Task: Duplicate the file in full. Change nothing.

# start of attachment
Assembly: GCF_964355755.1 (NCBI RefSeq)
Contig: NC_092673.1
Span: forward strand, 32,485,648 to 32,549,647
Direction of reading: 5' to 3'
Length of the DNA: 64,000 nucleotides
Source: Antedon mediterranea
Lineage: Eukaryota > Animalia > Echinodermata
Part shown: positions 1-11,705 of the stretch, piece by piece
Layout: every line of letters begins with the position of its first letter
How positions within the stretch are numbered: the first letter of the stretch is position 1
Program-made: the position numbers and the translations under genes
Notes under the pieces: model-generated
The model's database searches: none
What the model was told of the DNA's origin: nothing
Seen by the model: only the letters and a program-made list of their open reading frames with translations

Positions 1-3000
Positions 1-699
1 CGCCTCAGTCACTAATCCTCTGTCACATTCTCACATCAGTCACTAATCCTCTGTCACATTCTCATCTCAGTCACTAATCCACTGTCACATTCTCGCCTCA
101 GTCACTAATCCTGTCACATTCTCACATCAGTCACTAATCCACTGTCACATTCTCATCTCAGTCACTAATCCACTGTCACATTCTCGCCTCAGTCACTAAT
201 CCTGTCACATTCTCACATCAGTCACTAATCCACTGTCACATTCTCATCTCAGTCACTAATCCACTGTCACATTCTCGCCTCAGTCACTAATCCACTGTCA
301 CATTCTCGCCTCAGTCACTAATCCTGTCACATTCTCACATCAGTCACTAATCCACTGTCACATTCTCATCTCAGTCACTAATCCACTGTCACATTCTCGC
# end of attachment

Assembly: GCF_964355755.1 (NCBI RefSeq)
Contig: NC_092673.1
Span: forward strand, 32,485,648 to 32,549,647
Direction of reading: 5' to 3'
Length of the DNA: 64,000 nucleotides
Source: Antedon mediterranea
Lineage: Eukaryota > Animalia > Echinodermata
Part shown: positions 1-11,705 of the stretch, piece by piece
Layout: every line of letters begins with the position of its first letter
How positions within the stretch are numbered: the first letter of the stretch is position 1
Program-made: the position numbers and the translations under genes
Notes under the pieces: model-generated
The model's database searches: none
What the model was told of the DNA's origin: nothing
Seen by the model: only the letters and a program-made list of their open reading frames with translations

Positions 1-3000
Positions 1-699
1 CGCCTCAGTCACTAATCCTCTGTCACATTCTCACATCAGTCACTAATCCTCTGTCACATTCTCATCTCAGTCACTAATCCACTGTCACATTCTCGCCTCA
101 GTCACTAATCCTGTCACATTCTCACATCAGTCACTAATCCACTGTCACATTCTCATCTCAGTCACTAATCCACTGTCACATTCTCGCCTCAGTCACTAAT
201 CCTGTCACATTCTCACATCAGTCACTAATCCACTGTCACATTCTCATCTCAGTCACTAATCCACTGTCACATTCTCGCCTCAGTCACTAATCCACTGTCA
301 CATTCTCGCCTCAGTCACTAATCCTGTCACATTCTCACATCAGTCACTAATCCACTGTCACATTCTCATCTCAGTCACTAATCCACTGTCACATTCTCGC